A haplotype is a series of adjacent SNPs from an individual and can serve as a signature for a specific phenotypic trait. The haplotype group, or block, is inherited together from a single parent since they are close together in the chromosome, which also means that haplotypes can be used to trace lineage, as well as valuable traits for crop production. Signature haplotypes may also indicate a predisposition to a specific disease or drug sensitivities, which are key for developing personalized medical diagnoses or treatments.
There are certain modern technologies that are used to study SNP genotyping. There are varied approaches to SNP genotyping depending on the number of samples, the number of genotypes to be tested, and the amount of sample material available, but below are some of the most common ones.
For approaches that need more high index technologies, SNP analysis using microarrays and targeted sequencing methods such as amplicon sequencing and hybridization capture technology are very helpful. Simply put, amplicon sequencing uses PCR to create sequences of DNA called amplicons. Amplicons from different samples can be multiplexed, also called indexed or pooled, which involves adding a barcode (index) to samples so they can be identified. Hybridization capture uses probes to hybridize to the regions of interest. It is particularly helpful when trying to detect rare variants.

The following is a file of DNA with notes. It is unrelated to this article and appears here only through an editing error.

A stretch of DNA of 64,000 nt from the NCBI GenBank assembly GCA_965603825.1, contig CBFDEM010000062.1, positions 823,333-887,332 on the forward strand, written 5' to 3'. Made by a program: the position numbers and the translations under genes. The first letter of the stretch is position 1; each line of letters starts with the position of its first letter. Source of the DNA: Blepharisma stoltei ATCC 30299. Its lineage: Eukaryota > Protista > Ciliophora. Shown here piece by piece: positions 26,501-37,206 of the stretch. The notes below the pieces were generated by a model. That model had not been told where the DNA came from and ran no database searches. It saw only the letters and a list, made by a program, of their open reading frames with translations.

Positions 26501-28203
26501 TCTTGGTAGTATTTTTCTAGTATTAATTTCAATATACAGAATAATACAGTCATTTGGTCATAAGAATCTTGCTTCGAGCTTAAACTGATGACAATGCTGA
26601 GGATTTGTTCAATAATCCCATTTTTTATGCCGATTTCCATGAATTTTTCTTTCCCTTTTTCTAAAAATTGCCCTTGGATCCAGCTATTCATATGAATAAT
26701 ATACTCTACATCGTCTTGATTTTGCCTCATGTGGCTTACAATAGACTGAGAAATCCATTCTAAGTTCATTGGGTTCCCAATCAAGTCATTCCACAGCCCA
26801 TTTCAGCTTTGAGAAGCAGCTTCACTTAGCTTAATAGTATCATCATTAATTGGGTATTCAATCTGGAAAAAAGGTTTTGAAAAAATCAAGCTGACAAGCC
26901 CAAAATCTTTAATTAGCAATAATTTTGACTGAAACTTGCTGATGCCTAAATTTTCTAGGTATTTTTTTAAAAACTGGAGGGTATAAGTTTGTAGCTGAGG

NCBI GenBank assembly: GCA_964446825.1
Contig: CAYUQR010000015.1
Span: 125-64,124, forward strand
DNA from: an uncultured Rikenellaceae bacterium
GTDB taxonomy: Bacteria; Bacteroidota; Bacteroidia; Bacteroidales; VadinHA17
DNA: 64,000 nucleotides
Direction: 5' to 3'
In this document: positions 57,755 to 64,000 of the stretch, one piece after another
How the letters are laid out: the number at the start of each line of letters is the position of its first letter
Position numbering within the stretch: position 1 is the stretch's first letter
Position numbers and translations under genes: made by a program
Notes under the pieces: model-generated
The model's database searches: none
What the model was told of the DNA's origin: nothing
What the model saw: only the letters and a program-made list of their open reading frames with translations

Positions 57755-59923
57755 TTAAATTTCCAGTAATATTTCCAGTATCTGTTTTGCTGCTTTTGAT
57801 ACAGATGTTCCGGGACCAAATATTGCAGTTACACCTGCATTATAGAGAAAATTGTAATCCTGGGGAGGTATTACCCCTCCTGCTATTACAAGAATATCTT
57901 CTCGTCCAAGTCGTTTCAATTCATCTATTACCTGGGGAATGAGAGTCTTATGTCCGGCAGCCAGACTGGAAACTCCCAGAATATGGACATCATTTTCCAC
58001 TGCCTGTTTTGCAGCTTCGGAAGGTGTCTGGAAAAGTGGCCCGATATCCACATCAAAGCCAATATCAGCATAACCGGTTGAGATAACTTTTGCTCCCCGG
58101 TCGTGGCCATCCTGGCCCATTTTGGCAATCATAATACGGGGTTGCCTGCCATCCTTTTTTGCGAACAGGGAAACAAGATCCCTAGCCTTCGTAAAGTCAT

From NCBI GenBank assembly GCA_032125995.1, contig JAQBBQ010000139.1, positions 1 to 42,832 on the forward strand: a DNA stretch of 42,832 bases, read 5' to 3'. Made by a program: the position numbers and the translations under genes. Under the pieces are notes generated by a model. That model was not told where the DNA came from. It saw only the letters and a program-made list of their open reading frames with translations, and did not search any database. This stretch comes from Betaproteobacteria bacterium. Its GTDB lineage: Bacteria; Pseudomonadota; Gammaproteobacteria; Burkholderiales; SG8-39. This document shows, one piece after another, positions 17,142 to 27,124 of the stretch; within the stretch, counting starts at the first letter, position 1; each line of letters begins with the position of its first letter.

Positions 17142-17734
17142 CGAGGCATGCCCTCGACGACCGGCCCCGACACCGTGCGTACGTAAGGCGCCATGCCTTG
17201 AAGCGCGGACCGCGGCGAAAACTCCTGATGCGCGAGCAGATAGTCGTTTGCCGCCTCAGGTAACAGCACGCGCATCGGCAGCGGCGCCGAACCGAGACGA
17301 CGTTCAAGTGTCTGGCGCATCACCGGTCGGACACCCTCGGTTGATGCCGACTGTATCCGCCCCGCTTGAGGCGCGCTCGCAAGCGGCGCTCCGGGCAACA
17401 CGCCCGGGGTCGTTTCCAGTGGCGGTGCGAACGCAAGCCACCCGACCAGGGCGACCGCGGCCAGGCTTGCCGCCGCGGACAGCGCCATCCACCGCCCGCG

For approaches that do not need as high of an index, multiplex quantitative PCR and multiplex digital PCR are used. Multiplex quantitative PCR, also called multiplex qPCR, allows you to have multiple targets that are amplified in a single reaction tube. Each target is amplified by a different set of primers, and a uniquely-labeled probe distinguishes each PCR amplicon. This way, you can measure the expression levels of several targets or genes of interest quickly. Multiplex digital PCR, also called multiplex dPCR, provides a highly sensitive measure of the absolute amount of a target DNA. Because of the sensitivity, properly designed assays can detect rare alleles, copy number variations, low abundance transcripts, rare microRNAs, and very low viral loads.
Except some more news in the future about all the ways that genotyping is advancing our knowledge of the medical and agricultural industries!